Recently, in one of the most progressive rulings on relationships, the Supreme Court of India has widened the legal definition of a family by including unmarried and queer couples. The predominant understanding of the word ‘family’ as a concept in law as well as in society, “consists of a single, unchanging unit of a mother and a father (who remain constant over time) and their children.” The Supreme Court has stated that an “atypical” family unit is as real as its traditional counterpart and hence deserves protection under the law.
The case that made this ruling possible revolved around the law of women’s maternity leave, and it was ruled in favor of Ms. Deepika Singh, a nurse whose employer rejected her request for a maternity leave claiming that she had already previously taken time off to care for her husband’s children in a prior marriage.
A bench of Justices D.Y. Chandrachund and A.S. Bopanna wrote in the ruling that the traditional definition of family “ignores both, the many circumstances which may lead to a change in one’s familial structure, and the fact that many families do not conform to this expectation to begin with.” Further, they said that, “familial relationships may take the form of domestic, unmarried partnerships or queer relationships. Hence, the bench made the verdict that held that a working woman cannot be denied her statutory right to maternity leave for her biological child, no matter the circumstances.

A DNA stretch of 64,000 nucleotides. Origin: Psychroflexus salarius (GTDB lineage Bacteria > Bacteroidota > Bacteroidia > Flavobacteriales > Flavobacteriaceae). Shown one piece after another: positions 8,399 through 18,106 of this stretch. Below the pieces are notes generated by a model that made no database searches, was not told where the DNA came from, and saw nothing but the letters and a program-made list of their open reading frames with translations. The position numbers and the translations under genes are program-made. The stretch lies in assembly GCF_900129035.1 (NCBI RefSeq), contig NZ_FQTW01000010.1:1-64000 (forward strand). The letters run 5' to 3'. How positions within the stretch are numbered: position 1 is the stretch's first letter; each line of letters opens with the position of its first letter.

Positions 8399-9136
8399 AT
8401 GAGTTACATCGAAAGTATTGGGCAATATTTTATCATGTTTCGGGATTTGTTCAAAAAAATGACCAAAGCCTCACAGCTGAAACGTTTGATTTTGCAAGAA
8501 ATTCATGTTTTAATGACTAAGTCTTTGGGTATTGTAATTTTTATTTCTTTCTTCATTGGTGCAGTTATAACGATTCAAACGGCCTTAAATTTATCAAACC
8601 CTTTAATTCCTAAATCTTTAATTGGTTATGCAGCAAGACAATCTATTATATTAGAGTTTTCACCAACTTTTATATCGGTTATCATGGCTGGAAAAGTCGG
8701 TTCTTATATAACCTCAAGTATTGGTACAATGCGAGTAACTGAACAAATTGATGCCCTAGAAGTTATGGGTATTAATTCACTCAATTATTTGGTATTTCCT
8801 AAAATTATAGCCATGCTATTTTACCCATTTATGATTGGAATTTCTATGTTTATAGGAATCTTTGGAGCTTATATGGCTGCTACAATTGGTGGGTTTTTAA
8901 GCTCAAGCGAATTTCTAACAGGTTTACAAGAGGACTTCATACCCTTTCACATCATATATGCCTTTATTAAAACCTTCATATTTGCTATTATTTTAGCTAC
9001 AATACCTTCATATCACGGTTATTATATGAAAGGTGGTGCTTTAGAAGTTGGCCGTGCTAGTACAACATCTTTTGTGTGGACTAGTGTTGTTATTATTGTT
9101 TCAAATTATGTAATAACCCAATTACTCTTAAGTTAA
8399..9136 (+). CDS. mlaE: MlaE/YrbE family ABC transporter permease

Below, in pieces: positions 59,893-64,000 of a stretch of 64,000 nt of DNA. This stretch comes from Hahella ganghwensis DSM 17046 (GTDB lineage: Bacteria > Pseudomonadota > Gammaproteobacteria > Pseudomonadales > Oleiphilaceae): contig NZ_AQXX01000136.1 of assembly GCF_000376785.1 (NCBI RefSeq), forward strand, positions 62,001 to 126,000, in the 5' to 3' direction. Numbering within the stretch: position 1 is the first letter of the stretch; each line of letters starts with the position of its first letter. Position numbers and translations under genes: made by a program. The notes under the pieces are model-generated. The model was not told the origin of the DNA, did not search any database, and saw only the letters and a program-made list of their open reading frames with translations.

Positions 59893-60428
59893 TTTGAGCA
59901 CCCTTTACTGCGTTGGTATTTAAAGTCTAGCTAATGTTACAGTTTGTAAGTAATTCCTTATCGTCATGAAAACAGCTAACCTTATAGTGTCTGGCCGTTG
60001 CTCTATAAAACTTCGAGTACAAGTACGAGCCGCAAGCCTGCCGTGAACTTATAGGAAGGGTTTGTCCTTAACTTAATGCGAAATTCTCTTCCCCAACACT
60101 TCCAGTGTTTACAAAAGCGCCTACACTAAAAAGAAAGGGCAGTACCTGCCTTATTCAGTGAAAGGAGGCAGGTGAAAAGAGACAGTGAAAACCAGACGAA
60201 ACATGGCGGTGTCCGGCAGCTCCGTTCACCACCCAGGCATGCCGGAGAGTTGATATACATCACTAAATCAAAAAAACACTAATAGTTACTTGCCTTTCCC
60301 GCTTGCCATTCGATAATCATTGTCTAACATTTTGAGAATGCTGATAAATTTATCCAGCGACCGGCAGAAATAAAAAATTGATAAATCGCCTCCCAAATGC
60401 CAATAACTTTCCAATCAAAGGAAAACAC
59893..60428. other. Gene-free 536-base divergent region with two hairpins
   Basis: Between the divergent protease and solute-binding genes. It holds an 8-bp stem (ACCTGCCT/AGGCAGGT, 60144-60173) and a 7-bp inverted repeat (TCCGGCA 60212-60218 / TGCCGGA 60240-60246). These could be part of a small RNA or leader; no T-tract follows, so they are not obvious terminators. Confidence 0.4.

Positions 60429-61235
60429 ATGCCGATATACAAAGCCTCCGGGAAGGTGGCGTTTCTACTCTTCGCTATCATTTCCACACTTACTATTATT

Even though the Supreme Court’s decision is definitive in nature, due to its limited enforcement powers, it is quite unclear how much of an immediate impact this ruling will have when looked at from a practical perspective, taking into account the conservative regions of the country. Regardless, this decision is a significant step towards equality for women and India’s LGBTQIA+ population, as it supports queer couples.